Andy Mickelson wins 39th National Car Rental PGA Ass't Championship

By John Dever
Published on

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PORT ST. LUCIE, Fla. -- Andy Mickelson did not see this coming.

That’s because Mickelson, who won the 39th National Car Rental PGA Assistant Championship on Sunday at PGA Golf Club in Port St. Lucie, Florida, by two shots over Adam Rainaud (14-under-par, 274) of South Hadley, Massachusetts, would not let himself see it.

2015 PGA ASSISTANT CHAMPIONSHIP: Final results | Sunday's photos

“Shot to shot,” Mickelson’s steady mantra all week, rendered a 16-under, 272 total and his first National Championship victory, which came in his debut in this Championship.

Richard Terga (13-under-par, 275) of Palm Beach Gardens, Florida finished third, while Shane Pearce of Anna, Texas finished 12-under, 276 in fourth.  

An apprentice at Mistwood Golf Club in Romeoville, Illinois, Mickelson had spent much of the last decade toiling on the Hooters Tour, toggling between Professional and amateur status, questioning his commitment to the game and unsure of his place in it.

Little more than a year ago, he was working for a packaging company, specializing in supply chain management. That all changed with one phone call from Mistwood. They invited him to return.

“I was working in a cubicle. Then I got the call,” said the 34-year-old Mickelson. “This is what I am. I love the game of golf.”

Being back at Mistwood was one thing, but winning the National Car Rental PGA Assistant Championship was another.

When asked if he had pre-tournament visions of winning, Mickelson chuckled, “not at all. I just wanted to make it to the weekend. That was my goal. I had a good year in our [Illinois] Section, but there was no way I saw myself winning. No way was I going to go 16-under for four days. I have not played a big four-round tournament in nearly 10 years.”

Perhaps that rust showed early on Sunday. Mickelson’s bogey on the 2nd hole was his first in 49 holes. Two more bogeys, on 4 and 9, turned his two-shot advantage into a two-stroke deficit, as Rainaud leapt into the lead for the first time.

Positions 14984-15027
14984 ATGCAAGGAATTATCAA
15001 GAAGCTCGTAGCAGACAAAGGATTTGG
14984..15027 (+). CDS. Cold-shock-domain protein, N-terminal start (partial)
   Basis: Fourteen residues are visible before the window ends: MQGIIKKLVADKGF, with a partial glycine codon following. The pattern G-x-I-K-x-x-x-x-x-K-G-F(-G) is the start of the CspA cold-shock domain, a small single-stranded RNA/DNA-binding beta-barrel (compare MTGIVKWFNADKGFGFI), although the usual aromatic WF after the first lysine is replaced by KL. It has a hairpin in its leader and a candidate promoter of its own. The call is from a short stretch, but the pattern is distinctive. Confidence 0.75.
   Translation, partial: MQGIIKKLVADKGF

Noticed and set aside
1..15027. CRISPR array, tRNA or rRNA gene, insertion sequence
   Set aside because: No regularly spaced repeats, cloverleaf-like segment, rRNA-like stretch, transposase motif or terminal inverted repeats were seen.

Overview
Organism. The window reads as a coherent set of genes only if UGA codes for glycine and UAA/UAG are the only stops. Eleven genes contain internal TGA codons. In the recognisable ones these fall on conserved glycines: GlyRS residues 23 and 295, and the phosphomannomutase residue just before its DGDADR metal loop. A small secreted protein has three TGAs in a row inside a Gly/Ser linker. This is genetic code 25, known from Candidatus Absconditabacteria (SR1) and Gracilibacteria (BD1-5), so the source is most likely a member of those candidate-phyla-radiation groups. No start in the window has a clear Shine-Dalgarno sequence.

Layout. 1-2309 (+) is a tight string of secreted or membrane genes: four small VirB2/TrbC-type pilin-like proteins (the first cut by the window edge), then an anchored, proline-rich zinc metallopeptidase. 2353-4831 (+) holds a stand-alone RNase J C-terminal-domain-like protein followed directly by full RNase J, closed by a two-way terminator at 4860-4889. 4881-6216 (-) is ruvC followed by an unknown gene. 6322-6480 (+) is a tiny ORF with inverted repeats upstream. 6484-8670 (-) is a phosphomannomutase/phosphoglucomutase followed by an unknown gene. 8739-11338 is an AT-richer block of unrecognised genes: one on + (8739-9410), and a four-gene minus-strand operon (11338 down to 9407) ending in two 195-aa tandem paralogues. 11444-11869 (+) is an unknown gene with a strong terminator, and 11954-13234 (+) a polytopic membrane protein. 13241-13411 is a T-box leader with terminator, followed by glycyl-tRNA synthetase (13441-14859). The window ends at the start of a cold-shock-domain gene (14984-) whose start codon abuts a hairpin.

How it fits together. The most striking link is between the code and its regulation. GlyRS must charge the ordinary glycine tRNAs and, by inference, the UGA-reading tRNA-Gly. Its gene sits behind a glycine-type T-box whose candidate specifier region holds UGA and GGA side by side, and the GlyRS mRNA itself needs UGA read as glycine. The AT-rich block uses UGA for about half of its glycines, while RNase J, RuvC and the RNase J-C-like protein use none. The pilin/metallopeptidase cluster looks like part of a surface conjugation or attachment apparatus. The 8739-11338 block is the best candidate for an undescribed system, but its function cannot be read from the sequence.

At the turn, both Mickelson and Rainaud knew it was a two-horse race.

When Rainaud had consecutive three-putt bogeys on 11 and 12, Mickelson reclaimed the lead as he sunk a testy, left-to-right 15-footer at the 12th, which “was the first long putt I made in two days,” he recalled. “That was the big swing as I then hit a great drive on 13 and followed that up with a really good second shot. I missed for eagle, but made the birdie. I had the momentum.”

Rainaud played well early, he birdied the Wanamaker’s initial two holes, but fell victim to hot play from the eventual champion on the back side. Unfortunately, he had lived this storyline once before.

“It’s kind of funny, this is almost exactly how it happened for me in 2010,” Rainaud recalled of the 2010 Championship, when he was in the final group, led by two shots on the back 9, but was eventually overtaken by Frank Bensel. “I hit two good putts on 11 and 12, for par. I thought I had made both when they were a foot from the hole. Both burned the edge. Those [bogeys] just got to me and I never got back into it.”

On Saturday, Mickelson had referred to his stay in Port St. Lucie as a “vacation.”

Sunday, he called the unforeseen victory “the biggest win I have ever had. It is just surreal. I am having trouble fathoming this, to be honest. All week, I was in the mindset of ‘shot-to-shot.’ I did not get ahead of myself. I just kept my head down.”

No wonder he did not see it coming.


Sub-par scores recorded by round: Sunday (25/70), Saturday (26/70), Friday (44/133), Thursday (43/133).

The field’s lone woman, Karen Paolozzi of Atlanta, Georgia closed with a 5-under 67. She finished 6-under for the Championship in a tie for 17th place. 

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